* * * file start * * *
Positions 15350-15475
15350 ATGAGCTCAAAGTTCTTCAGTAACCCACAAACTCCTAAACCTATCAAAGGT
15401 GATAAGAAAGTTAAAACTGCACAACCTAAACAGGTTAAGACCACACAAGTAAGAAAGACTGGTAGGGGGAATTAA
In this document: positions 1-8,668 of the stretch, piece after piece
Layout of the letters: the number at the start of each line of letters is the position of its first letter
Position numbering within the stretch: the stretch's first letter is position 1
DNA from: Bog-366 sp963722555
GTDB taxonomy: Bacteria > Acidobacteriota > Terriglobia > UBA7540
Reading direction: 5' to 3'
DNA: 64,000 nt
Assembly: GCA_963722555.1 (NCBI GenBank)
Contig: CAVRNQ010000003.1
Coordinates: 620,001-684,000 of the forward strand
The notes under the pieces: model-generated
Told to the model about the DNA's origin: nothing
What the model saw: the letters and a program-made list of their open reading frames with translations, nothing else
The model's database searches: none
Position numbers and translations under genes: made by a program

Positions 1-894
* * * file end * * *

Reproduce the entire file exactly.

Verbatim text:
Positions 15350-15475
15350 ATGAGCTCAAAGTTCTTCAGTAACCCACAAACTCCTAAACCTATCAAAGGT
15401 GATAAGAAAGTTAAAACTGCACAACCTAAACAGGTTAAGACCACACAAGTAAGAAAGACTGGTAGGGGGAATTAA
In this document: positions 1-8,668 of the stretch, piece after piece
Layout of the letters: the number at the start of each line of letters is the position of its first letter
Position numbering within the stretch: the stretch's first letter is position 1
DNA from: Bog-366 sp963722555
GTDB taxonomy: Bacteria > Acidobacteriota > Terriglobia > UBA7540
Reading direction: 5' to 3'
DNA: 64,000 nt
Assembly: GCA_963722555.1 (NCBI GenBank)
Contig: CAVRNQ010000003.1
Coordinates: 620,001-684,000 of the forward strand
The notes under the pieces: model-generated
Told to the model about the DNA's origin: nothing
What the model saw: the letters and a program-made list of their open reading frames with translations, nothing else
The model's database searches: none
Position numbers and translations under genes: made by a program

Positions 1-894